June 11, 2006

Sudden-Onset Slothfulness

When I blog infrequently, some of my friends ask, "are you super-busy with work?"

Sometimes the answer is "yes," but in the last few weeks, despite having plenty that needs to be done at work, the answer has been "no...."

Mid-Life Laziness?

For several weeks, I have been having trouble concentrating on anything substantial. I am incredibly tired, and my body feels like it is falling apart. Am I just getting old? Maybe I have been hit by a sudden bout of slothfulness, some kind of mid-life crisis of laziness?

Or maybe not. For weeks I have complained to my wife (a transplant surgeon) about fatigue, chills, muscle pain, cookie-sized rashes, and painful joints - symptoms which have been coming and going every few days, and all of which I had chalked up to thyroid problems and overzealous workouts.

But yesterday she suddenly hit on the realization that I probably have been living with Lyme disease. Symptoms started Memorial day; I was probably bitten by a deer tick a few weeks earlier when I spent all day outside starting a treehouse project. Don't remember any tick bite? Doesn't matter - those little bruise-like rashes are starting to show a bullseye pattern she calls "erythema migrans," and that is a dead giveaway.

Cavemen in a world of Overspecialization

So this Sunday morning, I am tagging along with Heidi at work. We are on the surgery floor at HUP that is populated by a gaggle of organ transplant residents.

It has been ages since my overspecialized wife has drawn a simple blood test. Can she still do it? After some sage words of advice from the junior members of the team who still remember how (and where to find the band-aids), she has done it, and my blood is on its way to the lab for an antibody test. Although she often tells me, "you need to see a real doctor," by which she means an internist, I think it is very nice to be married to a doctor of any kind.

The hospital pharmacy opens at 9AM. Maybe the antibiotics will bring me back to life. My swollen, arthritic fingers are crossed.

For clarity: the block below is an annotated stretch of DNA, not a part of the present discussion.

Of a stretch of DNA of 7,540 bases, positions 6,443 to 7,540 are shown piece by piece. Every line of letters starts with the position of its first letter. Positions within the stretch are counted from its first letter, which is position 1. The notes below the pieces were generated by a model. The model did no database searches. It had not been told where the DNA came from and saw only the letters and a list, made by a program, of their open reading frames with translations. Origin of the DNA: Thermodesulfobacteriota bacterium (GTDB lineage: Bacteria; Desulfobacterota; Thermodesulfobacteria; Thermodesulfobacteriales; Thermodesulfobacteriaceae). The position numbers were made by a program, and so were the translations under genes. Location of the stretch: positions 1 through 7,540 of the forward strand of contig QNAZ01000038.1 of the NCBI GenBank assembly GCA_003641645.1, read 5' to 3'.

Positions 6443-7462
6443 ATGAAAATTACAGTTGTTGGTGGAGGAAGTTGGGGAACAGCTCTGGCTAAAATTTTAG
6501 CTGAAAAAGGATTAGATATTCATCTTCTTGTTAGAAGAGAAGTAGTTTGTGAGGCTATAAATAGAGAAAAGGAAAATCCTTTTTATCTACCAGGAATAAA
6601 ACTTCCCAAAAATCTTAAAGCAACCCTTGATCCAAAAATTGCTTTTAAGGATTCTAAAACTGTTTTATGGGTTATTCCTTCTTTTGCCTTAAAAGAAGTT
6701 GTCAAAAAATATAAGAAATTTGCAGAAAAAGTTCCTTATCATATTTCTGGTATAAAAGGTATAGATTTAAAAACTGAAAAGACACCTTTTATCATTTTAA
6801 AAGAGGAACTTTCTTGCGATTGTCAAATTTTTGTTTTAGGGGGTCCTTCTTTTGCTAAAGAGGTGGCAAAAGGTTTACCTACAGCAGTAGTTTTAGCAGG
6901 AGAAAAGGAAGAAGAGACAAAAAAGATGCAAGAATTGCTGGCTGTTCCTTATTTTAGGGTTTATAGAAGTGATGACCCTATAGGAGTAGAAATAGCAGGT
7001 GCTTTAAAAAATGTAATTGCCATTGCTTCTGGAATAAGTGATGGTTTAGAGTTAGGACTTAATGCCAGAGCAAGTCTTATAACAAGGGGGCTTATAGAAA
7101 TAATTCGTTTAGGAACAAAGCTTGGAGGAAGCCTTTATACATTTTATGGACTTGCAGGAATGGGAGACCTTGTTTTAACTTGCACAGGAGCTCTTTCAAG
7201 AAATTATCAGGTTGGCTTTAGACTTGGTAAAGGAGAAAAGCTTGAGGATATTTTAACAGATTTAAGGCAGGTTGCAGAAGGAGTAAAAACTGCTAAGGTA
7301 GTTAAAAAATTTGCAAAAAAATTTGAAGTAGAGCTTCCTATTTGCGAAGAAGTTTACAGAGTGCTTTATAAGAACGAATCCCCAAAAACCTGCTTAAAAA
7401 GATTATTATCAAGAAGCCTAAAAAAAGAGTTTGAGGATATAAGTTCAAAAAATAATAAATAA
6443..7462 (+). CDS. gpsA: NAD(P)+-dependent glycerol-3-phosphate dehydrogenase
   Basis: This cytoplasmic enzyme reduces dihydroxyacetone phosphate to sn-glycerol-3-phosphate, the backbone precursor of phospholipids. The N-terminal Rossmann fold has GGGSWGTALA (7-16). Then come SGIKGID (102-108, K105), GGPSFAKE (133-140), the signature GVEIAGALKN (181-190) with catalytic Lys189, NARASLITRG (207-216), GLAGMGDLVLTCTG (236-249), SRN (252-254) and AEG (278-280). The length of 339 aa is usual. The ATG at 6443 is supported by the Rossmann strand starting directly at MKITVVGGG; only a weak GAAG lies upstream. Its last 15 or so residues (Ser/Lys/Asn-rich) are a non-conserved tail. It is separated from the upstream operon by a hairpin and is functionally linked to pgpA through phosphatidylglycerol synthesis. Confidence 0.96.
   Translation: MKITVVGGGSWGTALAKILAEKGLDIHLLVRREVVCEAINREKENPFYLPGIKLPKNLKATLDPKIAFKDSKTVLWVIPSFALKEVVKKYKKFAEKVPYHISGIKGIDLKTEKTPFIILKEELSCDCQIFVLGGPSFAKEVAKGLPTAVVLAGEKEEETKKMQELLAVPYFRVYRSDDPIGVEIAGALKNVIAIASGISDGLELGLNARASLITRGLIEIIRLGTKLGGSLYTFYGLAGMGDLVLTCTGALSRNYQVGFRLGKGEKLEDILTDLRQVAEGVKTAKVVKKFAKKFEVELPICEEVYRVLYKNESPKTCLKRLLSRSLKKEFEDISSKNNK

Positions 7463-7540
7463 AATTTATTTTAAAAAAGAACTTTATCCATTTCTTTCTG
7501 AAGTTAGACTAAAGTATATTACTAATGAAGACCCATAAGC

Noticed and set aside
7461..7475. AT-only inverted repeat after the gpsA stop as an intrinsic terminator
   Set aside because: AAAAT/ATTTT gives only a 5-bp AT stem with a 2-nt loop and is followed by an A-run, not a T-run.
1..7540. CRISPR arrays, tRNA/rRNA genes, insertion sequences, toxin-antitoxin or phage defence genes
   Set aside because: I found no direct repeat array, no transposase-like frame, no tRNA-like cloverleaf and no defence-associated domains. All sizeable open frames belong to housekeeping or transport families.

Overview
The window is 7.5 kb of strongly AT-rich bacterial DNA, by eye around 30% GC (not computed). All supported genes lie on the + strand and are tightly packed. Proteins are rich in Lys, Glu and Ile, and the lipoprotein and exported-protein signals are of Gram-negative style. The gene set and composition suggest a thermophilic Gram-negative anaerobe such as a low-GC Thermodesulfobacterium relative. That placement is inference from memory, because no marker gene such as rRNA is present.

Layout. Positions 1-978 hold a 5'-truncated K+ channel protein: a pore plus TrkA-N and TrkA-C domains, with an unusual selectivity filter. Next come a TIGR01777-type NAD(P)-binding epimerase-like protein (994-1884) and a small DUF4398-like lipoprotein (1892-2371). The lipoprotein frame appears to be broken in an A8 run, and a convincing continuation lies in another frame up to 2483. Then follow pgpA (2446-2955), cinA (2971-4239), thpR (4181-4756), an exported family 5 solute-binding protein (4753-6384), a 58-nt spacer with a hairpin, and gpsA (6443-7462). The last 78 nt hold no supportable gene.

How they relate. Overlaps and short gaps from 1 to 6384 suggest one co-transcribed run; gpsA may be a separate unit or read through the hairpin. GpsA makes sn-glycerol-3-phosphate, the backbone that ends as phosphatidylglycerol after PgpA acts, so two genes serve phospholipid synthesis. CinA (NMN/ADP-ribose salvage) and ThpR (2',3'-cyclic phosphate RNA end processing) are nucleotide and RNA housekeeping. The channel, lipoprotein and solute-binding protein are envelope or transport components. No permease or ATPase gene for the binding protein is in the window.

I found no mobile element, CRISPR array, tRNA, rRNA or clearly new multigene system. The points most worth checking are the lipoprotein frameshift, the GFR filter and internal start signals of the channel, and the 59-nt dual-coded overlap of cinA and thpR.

More information on Lyme is here. Looks like I have the "Early Disseminated Stage" symptoms.

Posted by David at June 11, 2006 08:01 AM

Ouch, that sounds creepy!

Hope you get better soon.

- Kim

Posted by: Kim Gräsman at July 3, 2006 03:33 PM

Oh David! I'm so sorry! PA definitely has Lyme Disease endemic to it. It's why I wear DEET all the time when I go camping on the East Coast.

Posted by: mapgirl at July 5, 2006 11:53 AM

Thanks for the kind wishes!

Several days later, my antibody titer came back, and every column was positive for Lyme - oh boy, did I have it. Fortunately, I had already started on a regime of Doxycycline, and most of the symptoms went away within a week. Modern medicine is magic.

Though annoyingly, a month later, I'm still stuck with some lingering arthritis in my fingers. I wonder how common that is - I figure that I might have it forever. The soreness is annoying for somebody who types for a living, but it's not worse than annoying. Ah well, it's all part of getting old I suppose.

I just got back from a trip to visit ill relatives in Taiwan. Visiting a person on their deathbed makes you remember that life is short; our bodies are frail; our organs inevitably fall apart, and everybody dies.

My kids sometimes cry when they are given a serving of sweets that they think is too small. "Why did Anthony get the bigger one," cries Piper. But once you convince them to sit down and enjoy their treats instead of worrying about how much they get, they have a delighful time.

It's best to enjoy the sweets we're dealt.

Posted by: David at July 11, 2006 09:03 PM

Be very careful with the Doxycycline. I recently had a Doxycycline pill get stuck in my throat, and cause an ulcer. Check out my blog:


Hope you feel better soon!

Posted by: Sylvia at July 19, 2006 06:37 PM
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